Two species of Echinochloa are grown as cereals. Echinochloa crusgalli is native to temperate Eurasia and was domesticated in Japan some 4,000 yr ago. Echinochloa colona is widely distributed in the tropics and subtropics of the Old World. It was domesticated in India. Echinochloa colona is morphologically allied to E. crusgalli, but hybrids between them are sterile. Echinochloa colona differs consistently from E. crusgalli in having smaller spikelets with membran-aceous rather than chartaceous glumes. Hybrids between wild and cultivated taxa of E. colona and between those of E. crusgalli are fertile. Cultivated E. colona is variable. It is grown as a cereal across India, Kashmir and Sikkim. Four morphological races are recognized, although these do not have geographical, ecological or ethnological unity. Race laxa is confined to Sikkim where races robusta, intermedia and stolonifera are also grown. In India, races robusta, intermedia and stolonifera are often grown as mixtures, and Echinochloa is sometimes grown as a mixture with other cereals, particularly Setaria italica (foxtail millet) or Eleusine coracana (finger millet). The species is planted on poor soil, and some cultivars mature in less than 2 mo. They hold considerable promise as cereals for the semiarid tropics.
This is a preview of subscription content, access via your institution.
Buy single article
Instant access to the full article PDF.
Tax calculation will be finalised during checkout.
Clayton, W. D. 1972. Gramineae.In Flora of West Tropical Africa, F. N. Hepper, ed. 3: 349–574.
de Wet, J. M. J. 1977. Domestication of African cereals. African Econ. Hist, (spring) no. 3: 15–32.
Dixon, D.M. 1969. A note on cereals in ancient Egypt.In The Domestication and Exploitation of Plants and Animals, J. P. Ucko and C. W. Dimbley, ed. Aldine, Chicago.
Fischer, C. E. C. 1934. Gramineae.In Flora of the Presidency of Madras, J. S. Gamble, ed. 10: 1690’1864.
Hitchcock, A. S. 1950. Manual of the Grasses of the United States. 2nd ed, revised by Agnes Chase. USDA Misc. Publ. 200.
Hjelmqvist, H. 1969. Dinkel und Hirse aus der Bronzezeit Sudschwedens nebst einigen Bemerkungen uber ihre spatere Geschichte in Schweden. Bot. Not. 122: 260–270.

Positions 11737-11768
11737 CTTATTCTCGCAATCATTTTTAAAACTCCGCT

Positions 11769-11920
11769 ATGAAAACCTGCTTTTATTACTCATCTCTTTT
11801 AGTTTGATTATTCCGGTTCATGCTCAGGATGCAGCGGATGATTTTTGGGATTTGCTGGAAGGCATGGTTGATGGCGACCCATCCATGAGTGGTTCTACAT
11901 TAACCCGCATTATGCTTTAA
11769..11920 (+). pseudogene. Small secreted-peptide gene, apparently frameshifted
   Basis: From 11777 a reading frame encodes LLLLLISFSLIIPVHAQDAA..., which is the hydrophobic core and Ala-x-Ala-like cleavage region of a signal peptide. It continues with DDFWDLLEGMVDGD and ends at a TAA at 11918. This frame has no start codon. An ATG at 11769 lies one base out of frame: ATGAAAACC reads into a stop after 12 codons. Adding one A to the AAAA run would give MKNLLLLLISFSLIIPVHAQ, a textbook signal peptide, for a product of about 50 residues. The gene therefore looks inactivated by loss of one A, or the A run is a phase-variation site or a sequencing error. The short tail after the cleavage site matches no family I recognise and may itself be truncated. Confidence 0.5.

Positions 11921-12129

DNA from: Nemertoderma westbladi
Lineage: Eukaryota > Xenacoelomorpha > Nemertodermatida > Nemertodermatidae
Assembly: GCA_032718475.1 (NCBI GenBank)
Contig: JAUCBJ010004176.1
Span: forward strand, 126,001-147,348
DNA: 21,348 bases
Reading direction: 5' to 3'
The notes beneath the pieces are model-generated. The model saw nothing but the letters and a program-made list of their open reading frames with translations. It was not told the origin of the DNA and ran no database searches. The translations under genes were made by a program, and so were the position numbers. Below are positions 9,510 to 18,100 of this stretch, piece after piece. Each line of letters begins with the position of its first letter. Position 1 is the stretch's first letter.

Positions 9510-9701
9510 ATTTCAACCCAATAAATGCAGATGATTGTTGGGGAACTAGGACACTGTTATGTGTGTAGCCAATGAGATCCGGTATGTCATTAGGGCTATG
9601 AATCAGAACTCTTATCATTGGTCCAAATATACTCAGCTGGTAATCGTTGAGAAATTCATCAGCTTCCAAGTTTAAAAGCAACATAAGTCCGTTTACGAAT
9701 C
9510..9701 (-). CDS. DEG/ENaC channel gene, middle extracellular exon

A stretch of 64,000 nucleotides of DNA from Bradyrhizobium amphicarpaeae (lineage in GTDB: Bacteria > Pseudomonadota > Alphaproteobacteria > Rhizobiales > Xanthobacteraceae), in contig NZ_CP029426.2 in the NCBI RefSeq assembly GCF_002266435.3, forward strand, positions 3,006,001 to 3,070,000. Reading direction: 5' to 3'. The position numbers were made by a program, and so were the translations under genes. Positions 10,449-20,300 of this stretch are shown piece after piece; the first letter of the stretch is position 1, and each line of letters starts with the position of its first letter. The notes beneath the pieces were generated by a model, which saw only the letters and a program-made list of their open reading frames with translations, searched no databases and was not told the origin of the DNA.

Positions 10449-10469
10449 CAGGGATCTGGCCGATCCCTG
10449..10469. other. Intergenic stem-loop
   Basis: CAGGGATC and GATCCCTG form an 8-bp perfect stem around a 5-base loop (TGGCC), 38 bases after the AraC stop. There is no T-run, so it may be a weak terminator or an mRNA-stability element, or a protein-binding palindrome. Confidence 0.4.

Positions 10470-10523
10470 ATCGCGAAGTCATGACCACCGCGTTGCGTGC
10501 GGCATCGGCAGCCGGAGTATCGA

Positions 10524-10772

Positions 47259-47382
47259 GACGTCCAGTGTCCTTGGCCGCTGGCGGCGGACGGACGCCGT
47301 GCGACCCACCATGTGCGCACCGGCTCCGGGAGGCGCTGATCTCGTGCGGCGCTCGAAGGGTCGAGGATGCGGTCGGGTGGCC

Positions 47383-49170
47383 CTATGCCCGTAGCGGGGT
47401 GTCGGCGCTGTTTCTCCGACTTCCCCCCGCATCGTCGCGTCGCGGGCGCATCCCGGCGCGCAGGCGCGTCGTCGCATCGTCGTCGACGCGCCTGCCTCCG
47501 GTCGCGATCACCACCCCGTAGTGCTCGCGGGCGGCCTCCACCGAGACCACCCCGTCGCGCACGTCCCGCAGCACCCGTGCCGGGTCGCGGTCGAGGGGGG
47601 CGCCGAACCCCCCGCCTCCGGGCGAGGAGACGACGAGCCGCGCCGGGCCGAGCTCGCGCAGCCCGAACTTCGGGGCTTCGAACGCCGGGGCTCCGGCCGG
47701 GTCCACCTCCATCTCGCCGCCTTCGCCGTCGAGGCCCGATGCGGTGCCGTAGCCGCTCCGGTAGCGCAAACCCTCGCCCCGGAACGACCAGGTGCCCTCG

Kajale, M.D. 1977. Ancient grains from excavations at Nevasa, Maharashtra. Geophytology 7: 98–106.
Nie, N.H., C. H. Hull, J. G. Jenkins, K. Steinbrenner, and D. H. Bent. 1975. Statistical Package for the Social Sciences. 2nd ed. McGraw-Hill, New York.
Rozhevits, R. Yu. 1934. Grasses-Gramineae Juss.In Flora of the U.S.S.R. Vol. 2, V. L. Komorov, ed, p. 1–622. Translated from Russian (1963). Israel Program for Scientific Translations, Jerusalem.
—. 1937. Grasses. An Introduction to the Study of Fodder and Cereal Grasses. Translated from Russian (1980). Indian National Scientific Documentation Centre, New Delhi.
Stuhlmann, F. 1909. Beitrage zur Kulturgeschichte von Ostafrica. D. Reimer (E. Voshen), Berlin.
Tisserant, R.P. Ch. 1953. L’agriculture dans les savanes de l’Oubangui. Bull. Inst. Etudes Centrafr. 5: 209–274.
Vickery, J. W. 1975. Gramineae.In Flora of New South Wales, M. D. Tindale, ed, New South Wales Dept. Agric. Publ. 19: 125’306.
Vishnu-Mittre. 1977. Changing economy in ancient India.In Origins of Agriculture, C. A. Reed, ed. Mouton, The Hague.
Watanabe, N. 1970. A spodographic analysis of millet from prehistoric Japan. Fac. Sci. Univ. Tokyo, Sec. 5, 3: 357–379.
Wiegand, K.M. 1921. The genusEchinochloa in North America. Rhodora 23: 49–65.
Yabuno, T. 1962. Cytotaxonomic studies on the two cultivated species and the wild relatives in the genusEchinochloa. Cytologia 27: 296–305.
—. 1966. Biosystematic study of the genusEchinochloa (Gramineae). Jap. J. Bot. 19: 277–323.
About this article
Cite this article
de Wet, J.M.J., Prasada Rao, K.E., Mengesha, M.H. et al. Domestication of mawa millet (Echinochloa colona). Econ Bot 37, 283–291 (1983). https://doi.org/10.1007/BF02858883
- Discriminant Function
- Economic Botany
- Flag Leaf
- Finger Millet
- Foxtail Millet